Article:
I did some poking around and found a twitter stream that corresponds with Svbtle’s home page — and instead of 20 posts, it has 875! It’s probably not all of the authors ever, but it’s much more than I had before. Now how do I grab all of the sites quickly?
The elegant way: Use Twitter’s API and grab all of the tweets in JSON (dealing with OAuth and the hellish v1.1 API along the way), then parse the tweets for the URLs. Hope I don’t hit the usage cap along the way!
My way: Keep scrolling down until I load all 875 tweets and then save the HTML file and parse it with XPath.
You know what? My way took ninety seconds and six lines of code. I stand by it.
def get_svbtle_blogs(): plainhtml = '\n'.join(open('svbtlefeed.html').readlines()) # Gotta create a fake 'Response' object so Scrapy's utils can scan it: # for some reason, they can't handle basic `str`s. fake_response = TextResponse('http://www.svbtle.com') fake_response = fake_response.replace(body=plainhtml) x = HtmlXPathSelector(fake_response) all_links = x.select("//a[@class='twitter-timeline-link']/@title").extract() base_links = ["/".join(x.split('/')[:3]) for x in all_links] base_links = list(set(base_links)) return base_links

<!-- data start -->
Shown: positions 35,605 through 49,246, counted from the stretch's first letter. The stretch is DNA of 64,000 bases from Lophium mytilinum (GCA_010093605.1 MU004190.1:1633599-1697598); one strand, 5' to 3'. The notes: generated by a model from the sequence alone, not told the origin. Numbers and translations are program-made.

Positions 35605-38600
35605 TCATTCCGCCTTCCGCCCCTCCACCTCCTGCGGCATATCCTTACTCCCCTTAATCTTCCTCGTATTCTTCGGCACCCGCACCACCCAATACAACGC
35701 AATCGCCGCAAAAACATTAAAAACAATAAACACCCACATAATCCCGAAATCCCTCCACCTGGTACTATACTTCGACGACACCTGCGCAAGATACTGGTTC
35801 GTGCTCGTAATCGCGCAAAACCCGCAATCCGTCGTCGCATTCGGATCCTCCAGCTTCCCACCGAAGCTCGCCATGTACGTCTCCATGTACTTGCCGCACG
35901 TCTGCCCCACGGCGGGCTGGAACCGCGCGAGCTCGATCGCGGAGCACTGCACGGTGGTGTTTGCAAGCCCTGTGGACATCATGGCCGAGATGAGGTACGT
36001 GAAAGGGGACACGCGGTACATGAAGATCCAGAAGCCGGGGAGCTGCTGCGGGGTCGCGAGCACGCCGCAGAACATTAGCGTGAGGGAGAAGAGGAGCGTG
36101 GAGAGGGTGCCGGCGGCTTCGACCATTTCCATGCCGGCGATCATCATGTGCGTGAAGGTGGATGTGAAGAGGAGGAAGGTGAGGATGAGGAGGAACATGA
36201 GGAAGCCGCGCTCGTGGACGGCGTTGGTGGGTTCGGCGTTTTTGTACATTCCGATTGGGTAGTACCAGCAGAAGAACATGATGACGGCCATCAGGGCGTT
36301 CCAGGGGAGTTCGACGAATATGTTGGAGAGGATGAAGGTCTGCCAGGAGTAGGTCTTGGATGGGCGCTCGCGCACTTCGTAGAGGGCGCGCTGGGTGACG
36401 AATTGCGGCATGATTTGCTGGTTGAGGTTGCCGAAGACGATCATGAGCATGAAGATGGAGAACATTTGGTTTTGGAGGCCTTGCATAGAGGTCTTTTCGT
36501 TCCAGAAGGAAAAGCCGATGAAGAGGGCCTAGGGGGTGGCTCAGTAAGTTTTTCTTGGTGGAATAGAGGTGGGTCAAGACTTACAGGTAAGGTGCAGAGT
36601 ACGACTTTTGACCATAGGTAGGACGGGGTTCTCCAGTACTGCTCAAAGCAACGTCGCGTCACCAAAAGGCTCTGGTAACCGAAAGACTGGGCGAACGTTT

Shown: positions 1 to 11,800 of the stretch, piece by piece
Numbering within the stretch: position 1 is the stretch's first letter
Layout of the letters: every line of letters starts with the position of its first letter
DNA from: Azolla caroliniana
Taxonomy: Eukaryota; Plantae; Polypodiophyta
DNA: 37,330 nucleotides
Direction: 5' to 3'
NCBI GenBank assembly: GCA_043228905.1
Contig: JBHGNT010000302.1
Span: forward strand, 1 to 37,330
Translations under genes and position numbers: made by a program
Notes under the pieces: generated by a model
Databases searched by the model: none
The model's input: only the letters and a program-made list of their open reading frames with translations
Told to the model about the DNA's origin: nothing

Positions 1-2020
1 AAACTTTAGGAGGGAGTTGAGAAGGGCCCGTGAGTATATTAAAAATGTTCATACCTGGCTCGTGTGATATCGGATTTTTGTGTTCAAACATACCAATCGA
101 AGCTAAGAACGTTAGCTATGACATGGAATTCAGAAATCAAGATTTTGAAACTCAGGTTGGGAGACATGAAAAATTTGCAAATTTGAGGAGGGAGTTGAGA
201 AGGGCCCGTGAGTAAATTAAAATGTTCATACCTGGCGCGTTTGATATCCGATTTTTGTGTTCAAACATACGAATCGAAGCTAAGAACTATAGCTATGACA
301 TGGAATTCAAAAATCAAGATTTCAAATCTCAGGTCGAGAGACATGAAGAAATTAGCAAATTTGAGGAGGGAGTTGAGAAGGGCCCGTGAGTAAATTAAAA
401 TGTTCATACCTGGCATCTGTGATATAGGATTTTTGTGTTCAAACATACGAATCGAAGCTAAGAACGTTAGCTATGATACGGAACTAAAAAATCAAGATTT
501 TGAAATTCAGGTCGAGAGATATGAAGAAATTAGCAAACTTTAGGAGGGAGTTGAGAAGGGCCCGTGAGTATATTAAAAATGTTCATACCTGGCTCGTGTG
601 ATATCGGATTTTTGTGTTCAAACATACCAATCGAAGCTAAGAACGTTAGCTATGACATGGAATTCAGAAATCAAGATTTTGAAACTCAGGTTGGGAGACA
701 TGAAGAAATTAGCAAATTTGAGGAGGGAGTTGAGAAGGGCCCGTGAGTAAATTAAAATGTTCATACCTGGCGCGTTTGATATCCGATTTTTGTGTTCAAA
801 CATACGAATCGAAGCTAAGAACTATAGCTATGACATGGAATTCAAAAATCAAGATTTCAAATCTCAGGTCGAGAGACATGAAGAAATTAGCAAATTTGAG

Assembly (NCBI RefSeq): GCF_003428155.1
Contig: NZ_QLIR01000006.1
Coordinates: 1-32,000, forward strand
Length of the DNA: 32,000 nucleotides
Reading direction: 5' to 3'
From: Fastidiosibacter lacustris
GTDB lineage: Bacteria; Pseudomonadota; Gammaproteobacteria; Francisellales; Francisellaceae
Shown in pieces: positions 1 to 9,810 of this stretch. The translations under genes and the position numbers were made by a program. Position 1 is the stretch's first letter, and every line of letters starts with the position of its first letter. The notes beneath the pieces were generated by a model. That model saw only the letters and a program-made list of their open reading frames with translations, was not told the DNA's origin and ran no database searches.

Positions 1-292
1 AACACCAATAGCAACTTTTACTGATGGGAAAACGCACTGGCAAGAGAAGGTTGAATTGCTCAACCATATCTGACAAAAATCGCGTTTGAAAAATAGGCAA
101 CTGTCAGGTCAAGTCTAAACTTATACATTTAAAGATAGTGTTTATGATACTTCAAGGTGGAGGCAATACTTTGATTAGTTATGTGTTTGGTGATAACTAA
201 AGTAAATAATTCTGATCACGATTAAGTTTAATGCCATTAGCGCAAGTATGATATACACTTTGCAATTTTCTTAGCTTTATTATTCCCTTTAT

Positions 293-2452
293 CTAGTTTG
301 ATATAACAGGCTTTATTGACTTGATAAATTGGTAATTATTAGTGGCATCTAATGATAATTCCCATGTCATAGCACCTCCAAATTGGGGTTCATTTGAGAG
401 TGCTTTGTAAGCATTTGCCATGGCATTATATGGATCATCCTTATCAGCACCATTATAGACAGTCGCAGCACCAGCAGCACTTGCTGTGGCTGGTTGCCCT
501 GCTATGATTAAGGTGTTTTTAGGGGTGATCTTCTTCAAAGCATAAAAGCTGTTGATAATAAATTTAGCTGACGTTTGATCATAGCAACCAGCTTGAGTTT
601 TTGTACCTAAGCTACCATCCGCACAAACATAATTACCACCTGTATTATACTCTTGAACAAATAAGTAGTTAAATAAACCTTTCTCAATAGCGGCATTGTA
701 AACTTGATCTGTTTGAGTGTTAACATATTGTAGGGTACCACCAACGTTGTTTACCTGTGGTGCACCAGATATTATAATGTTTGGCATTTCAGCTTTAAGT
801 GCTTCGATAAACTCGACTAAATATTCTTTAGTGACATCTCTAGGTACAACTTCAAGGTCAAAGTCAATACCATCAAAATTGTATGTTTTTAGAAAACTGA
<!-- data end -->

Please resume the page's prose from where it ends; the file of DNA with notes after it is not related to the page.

And we can plug this guy back into our extension of CrawlSpider — we’ll use it to both set a list of root urls AND restrict where our spider can go:
start_urls = get_svbtle_blogs() rules = [Rule( SgmlLinkExtractor( allow= get_svbtle_blogs(), ), callback='parse_article', follow=True) ]
6. Closing thoughts
This pretty much worked perfectly. It took me around fifteen minutes to successfully scrape fifteen hundredish posts; while there’s still some sanitation I need to do (Scrapy interpreted pagination in a relatively funky manner), I couldn’t be more pleased with the results. I highly recommend Scrapy: while you’ll have to do some tinkering on your own (the tutorial and documentation are a little out of date) it makes life much, much easier than trying to roll your own with Requests and BeautifulSoup.
If you’re interested in seeing the source all in one place — or if you have ideas for how to analyze the data, feel free to shoot me an email — and if you liked this post, you should follow me on Twitter.